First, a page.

More Martians! On an October afternoon in 1962, the Zagami meteorite landed in Katasina Province, Nigeria, about 10 feet away from a farmer who was trying to chase crows from his corn field. He heard a tremendous explosion and was buffeted by a pressure wave. With a puff of smoke and a thud, the meteorite buried itself in a hole about 2 feet deep. Weighing about 18 kilograms (~40 pounds), the Zagami meteorite is the largest single individual Mars meteorite ever found. The Zagami is an achondrite, which makes it a stony type meteorite lacking the chondrules characteristic of chondrites. It is classified as an SNC calcium-rich shergottite. Zagami's immediate effect on the crows remains undocumented.

Zagami was sent to the Kaduna Geological Survey and placed in a museum. Subsequently, Robert Haag, a Tucson meteorite dealer, traded for a large portion of it and Zagami became available on the private market to collectors. Pictured above left are capsules inside magnifier type specimen boxes containing small fragments of Zagami priced at $30 each. Hey now these are just the cat's meow for Mars rock collectors on a tight budget!

Shown above right are several small specimens of NWA 1068, which is a Martian meteorite discovered in the Moroccan Sahara during 2001 by a French team of collectors. They recovered 23 stones consisting of a larger single mass weighing 522 grams and 22 small fragments weighing less than 20 grams each. The total known weight of this fall is approximately 700 grams. Specimens of NWA 1068 are greenish-brown and partially coated by desert varnish. They do not exhibit fusion crust and cracks in them are filled with terrestrial calcium carbonate. Thin shock veins and small melt pockets are reported to be abundant in this meteorite.

NWA 1068 is classified as an SNC olivine-phyric shergottite. It has been published as the closest SNC to match the results of the Mars Pathfinder soil and rock analysis. Blaine was offering these micromount sized specimens of NWA 1068 for $300 per gram. These specimens weighed from .076 to .370 grams, which works out to from $22.80 to $111.00 each.

Specimens of another Martian, NWA 998 are shown at left. These were priced at $1500 per gram and range in size from .006 to to .114 grams, which works out to a spread of prices ranging from $9 to $171. Also shown at left is a thin section of NWA 998 which wanted $500. This Martian was initially found by a nomadic group in western Algeria or eastern Morocco and sold in September 2001. The locality is difficult to confirm because the Berber nomads will not disclose its exact location and no more has been recovered.

NWA 998 is classified as an orthopyroxene nakhlite and described as a friable, dark green rock with minor orange-brown alteration products that probably are of pre-terrestrial origin. NWA 998 is composed mainly of subhedral, olive-green, complexly-zoned subcalcic augite with subordinate yellow olivine, orthopyroxene, interstitial plagioclase, titanomagnetite, chlorapatite, and pyrrhotite. The overall texture of NWA 998 is that of a hypabyssal, adcumulate igneous rock, and the apparent crystallization sequence is olivine, orthopyroxene, titanomagnetite, augite, apatite, plagioclase. The total weight known is 456 grams.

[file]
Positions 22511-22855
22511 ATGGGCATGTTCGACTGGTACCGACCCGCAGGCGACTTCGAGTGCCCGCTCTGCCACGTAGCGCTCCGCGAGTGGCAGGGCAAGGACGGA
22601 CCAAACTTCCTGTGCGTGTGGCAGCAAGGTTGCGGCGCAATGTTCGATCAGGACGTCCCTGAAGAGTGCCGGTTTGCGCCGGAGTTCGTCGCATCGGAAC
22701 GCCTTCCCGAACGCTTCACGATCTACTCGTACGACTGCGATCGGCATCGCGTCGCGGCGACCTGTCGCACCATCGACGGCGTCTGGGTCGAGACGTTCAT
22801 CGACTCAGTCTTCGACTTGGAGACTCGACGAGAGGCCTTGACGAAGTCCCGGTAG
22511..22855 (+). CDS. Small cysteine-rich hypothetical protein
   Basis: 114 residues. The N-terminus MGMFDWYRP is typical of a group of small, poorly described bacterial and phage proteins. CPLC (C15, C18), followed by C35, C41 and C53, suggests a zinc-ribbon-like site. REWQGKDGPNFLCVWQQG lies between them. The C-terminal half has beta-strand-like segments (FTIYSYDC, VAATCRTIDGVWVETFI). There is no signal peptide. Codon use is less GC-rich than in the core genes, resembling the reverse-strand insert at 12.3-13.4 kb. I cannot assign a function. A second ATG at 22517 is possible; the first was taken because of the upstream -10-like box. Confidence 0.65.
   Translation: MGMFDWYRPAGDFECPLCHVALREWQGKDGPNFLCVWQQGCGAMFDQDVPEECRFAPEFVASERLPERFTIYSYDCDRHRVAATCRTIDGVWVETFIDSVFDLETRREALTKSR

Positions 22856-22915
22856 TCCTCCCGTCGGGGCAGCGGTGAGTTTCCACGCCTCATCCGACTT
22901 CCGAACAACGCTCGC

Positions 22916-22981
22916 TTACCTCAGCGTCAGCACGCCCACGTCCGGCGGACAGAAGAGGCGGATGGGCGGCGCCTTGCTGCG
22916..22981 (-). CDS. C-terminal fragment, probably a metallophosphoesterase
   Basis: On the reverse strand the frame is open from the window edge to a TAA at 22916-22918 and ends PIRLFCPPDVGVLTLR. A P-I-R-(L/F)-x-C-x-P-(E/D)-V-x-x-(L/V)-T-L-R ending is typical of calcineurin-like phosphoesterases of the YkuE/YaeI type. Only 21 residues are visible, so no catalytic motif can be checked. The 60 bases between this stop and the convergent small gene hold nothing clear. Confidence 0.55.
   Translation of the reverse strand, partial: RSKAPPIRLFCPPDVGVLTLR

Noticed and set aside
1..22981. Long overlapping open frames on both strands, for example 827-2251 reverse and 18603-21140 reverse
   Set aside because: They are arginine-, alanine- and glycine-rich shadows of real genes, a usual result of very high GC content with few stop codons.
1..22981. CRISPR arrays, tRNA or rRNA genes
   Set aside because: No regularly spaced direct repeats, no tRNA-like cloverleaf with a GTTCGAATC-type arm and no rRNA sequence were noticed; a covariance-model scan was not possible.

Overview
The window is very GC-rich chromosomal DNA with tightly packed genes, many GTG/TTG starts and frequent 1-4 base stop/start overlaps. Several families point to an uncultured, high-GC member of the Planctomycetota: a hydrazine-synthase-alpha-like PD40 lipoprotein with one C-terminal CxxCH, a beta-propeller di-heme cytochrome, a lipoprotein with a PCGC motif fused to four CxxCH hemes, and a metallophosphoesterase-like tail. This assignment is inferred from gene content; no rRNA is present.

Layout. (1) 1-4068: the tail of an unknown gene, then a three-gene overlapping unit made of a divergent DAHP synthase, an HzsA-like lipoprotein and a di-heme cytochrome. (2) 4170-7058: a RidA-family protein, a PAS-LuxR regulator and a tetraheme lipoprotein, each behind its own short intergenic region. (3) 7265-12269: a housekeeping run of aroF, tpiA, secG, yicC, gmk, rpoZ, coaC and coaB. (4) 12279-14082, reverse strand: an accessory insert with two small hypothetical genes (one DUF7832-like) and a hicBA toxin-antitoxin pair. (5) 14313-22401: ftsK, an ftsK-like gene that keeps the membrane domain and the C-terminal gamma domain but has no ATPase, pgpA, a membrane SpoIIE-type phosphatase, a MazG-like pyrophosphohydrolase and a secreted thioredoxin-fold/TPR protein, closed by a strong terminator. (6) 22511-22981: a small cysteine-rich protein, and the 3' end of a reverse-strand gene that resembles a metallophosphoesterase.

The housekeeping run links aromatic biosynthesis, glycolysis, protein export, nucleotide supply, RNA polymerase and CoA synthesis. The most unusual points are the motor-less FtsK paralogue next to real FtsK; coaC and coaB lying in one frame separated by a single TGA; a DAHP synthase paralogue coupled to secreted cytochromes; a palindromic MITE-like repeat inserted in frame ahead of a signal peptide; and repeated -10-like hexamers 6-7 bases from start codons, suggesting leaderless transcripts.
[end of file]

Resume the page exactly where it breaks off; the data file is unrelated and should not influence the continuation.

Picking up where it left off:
Blaine showed yet more Martians. .028 to .748 gram slabs of Dhofar 19 are shown above left, which were priced at $550 per gram. That calculates out as $15.40 for the smallest to $411.40 for the largest. These Dhofar 19 specimens originate from a brownish gray stone weighing 1056 grams that was found in Dhofar region of Oman. Dhofar 19 is classified as an olivine-phyric shergottite and described as composed of doleritic rock consisting of subhedral grains of pigeonite, augite, olivine and feldspar converted to maskelynite, with silica, potassium-rich feldspar, whitlockite, chlorapatite, chromite, ilemnite, titanomagnetite, magnetite, and pyrrhotite as secondaries.

Evidence of extensive terrestrial weathering is present in Dhofar 19 as carbonate veins crosscutting the meteorite. However there are smectite-calcite-gypsum "orangettes" replacing maskelynite, which are similar to those in ALH84001 and could be of Martian origin. In bulk chemistry Dhofar 19 is close to Shergotty; light rare earth elements are strongly depleted.

NWA 1195 is pictured above right and at left, .044 to 1.04 grams at $1000 per gram. The specimen depicted in close view at left weighs .770 gram and so wants $770 to go home. This Martian was also initially collected by nomads near Safsaf, Morocco and a fragment of it was purchased in March 2002. After NWA 1195 was identified as a Mars meteorite the remainder of the same elongated stone was successfully located and acquired. Both stones together weighed 315 grams. NWA 1195 is classified as a a rare basaltic shergottite, believed to have originated from a deeper source of Mars than any other Martian meteorite. NWA 1195 is described as olivine megacrysts up to 4 mm set in a groundmass of low-calcium pyroxene and maskelynite with minor Ti-chromite, pyrrhotite, ilmenite and magnesium-bearing merrillite.

Blaine Reed Meteorites, Arizona Mineral and Fossil Show at the Vagabond Plaza Hotel (formerly the Ramada Inn) Room 110 - PO Box 1141, Delta Colorado 81416 - Phone/Fax: 970.874.1487

Need more input? For additional information on meteorites be sure and check out the books Rocks from Space and The Robert Haag Collection of Meteorites in the References for Rockhounds catalog at Bob's Rock Shop!